It's that tender and raw topic that both of you try to avoid but it seems to surface again and again.
Every couple has at least one (and usually more) subject that they dance around and try to ignore because it causes conflict. This is that thing they have "agreed to disagree" about but this hasn't set it to rest.
- It's the money that one wants to save and the other wants to spend.
- It's the commitment that one wants to make and the other would like to put off.
- It's the sex that one wants more of and the other is perfectly happy with as is.
Sometimes the communication styles of each person in a relationship lead them to argue about even the littlest issues. Other times, the two "store up" irritation and resentment until it can't be held in any longer. It comes out in a huge eruption that often leaves both embarrassed and in pain.
Arguing isn't necessarily bad for your love relationship or marriage. When you remain silent, the confusion and misunderstandings are more likely to build and grow. Anger that's shoved down is just as unhealthy as anger that's spewed out. But, the longer you let an argument go on, the more distant you become and the more damage that occurs—sometimes it's impossible to repair.
But you don't want it to get that far. These ABCs of ending an argument will teach you how to work through the tension and re-establish peace and connection...
Find out more about what your partner thinks and wants. Your initial impressions are sometimes flat-out wrong or skewed by your own attachment to "your" position. When you ask a question — and do so with genuine curiosity —you widen your view. Instead of being rigidly entrenched in the way you see things, you consider more options. Remember, when you listen to what your partner wants it does NOT mean you are "giving in" or ignoring what's important to you.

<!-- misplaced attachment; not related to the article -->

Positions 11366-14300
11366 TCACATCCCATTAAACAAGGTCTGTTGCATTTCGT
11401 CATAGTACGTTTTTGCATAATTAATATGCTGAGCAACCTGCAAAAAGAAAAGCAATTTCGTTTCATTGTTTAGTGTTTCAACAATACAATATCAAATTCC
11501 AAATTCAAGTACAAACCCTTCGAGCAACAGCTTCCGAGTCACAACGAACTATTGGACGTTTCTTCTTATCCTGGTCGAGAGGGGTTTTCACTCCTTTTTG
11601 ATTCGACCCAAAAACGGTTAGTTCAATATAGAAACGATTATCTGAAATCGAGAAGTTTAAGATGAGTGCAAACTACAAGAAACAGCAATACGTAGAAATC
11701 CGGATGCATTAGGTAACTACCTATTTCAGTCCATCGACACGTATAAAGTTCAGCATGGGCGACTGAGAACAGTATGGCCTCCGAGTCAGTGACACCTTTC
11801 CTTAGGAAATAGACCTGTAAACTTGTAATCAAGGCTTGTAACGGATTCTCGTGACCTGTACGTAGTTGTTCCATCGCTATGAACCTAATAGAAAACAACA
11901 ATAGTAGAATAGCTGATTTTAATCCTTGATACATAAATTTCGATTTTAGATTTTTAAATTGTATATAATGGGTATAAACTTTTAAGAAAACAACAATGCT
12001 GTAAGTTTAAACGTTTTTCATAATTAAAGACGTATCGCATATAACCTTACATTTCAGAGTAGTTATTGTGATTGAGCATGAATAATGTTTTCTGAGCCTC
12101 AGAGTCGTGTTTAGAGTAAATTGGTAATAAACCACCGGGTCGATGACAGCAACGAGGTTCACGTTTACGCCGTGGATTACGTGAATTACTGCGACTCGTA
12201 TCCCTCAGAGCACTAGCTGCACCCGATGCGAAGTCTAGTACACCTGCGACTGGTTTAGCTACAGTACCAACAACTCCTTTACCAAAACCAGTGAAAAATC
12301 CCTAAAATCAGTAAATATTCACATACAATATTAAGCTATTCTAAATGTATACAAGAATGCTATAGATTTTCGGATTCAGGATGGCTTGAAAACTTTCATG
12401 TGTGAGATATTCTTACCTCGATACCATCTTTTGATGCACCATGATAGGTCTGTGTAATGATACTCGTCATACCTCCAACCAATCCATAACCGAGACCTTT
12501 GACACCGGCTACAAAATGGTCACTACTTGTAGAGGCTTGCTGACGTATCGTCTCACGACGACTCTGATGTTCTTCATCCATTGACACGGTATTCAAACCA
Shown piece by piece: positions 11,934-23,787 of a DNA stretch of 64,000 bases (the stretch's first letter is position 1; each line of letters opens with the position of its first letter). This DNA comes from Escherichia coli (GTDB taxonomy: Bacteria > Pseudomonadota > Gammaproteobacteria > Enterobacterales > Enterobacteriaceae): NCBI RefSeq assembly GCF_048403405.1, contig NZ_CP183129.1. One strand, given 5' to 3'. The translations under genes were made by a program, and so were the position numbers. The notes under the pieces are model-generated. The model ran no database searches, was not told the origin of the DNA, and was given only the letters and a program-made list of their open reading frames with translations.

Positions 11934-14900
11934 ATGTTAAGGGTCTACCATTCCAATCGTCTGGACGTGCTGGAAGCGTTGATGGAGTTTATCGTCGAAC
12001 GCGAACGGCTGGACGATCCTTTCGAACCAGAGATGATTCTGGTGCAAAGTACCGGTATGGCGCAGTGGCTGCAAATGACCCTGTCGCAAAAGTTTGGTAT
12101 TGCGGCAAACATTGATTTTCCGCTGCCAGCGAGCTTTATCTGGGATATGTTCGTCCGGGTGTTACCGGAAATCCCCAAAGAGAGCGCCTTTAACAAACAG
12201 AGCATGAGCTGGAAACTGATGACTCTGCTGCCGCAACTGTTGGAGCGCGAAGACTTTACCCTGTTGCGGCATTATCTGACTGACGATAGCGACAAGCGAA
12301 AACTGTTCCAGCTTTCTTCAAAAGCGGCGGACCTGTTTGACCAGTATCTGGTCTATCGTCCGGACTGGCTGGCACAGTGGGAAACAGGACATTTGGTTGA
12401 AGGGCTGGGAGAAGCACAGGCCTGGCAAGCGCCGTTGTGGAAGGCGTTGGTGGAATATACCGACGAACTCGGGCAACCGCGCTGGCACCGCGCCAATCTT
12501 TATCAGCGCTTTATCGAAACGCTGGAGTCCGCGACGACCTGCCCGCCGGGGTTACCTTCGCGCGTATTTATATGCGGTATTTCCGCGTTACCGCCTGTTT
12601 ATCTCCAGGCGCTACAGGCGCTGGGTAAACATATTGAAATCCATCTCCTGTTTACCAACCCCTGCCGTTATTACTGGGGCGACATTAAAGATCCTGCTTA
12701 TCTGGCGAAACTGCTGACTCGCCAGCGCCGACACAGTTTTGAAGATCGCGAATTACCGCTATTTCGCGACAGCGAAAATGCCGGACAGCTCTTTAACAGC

Bump The Blame
To truly end an argument, there's no room for blame. Do take responsibility for yelling, name calling or jumping to conclusions if that's what you've done. Do acknowledge your role in the stress you both feel. And do let your partner know how hurt/sad/frustrated/angry you feel because of specific words or actions, but bump the blame. It's not going to help you resolve the argument and move forward.
When you set aside blame and take a wider view of the decision or troubling situation, you can more easily see where there's overlap between what you want and what your partner wants. From that place of overlap, come up with an agreement. When you work together, you may find the new solution is actually better than what either of you were individually set on. Be specific and affirmative with your agreement so that you both are on board with and understand what the next step will be.
The way you speak to your partner during a disagreement or in everyday conversation really matters. Find out which words and phrases to use (and which ones to avoid) in this free communication video: www.magicrelationshipwords.com
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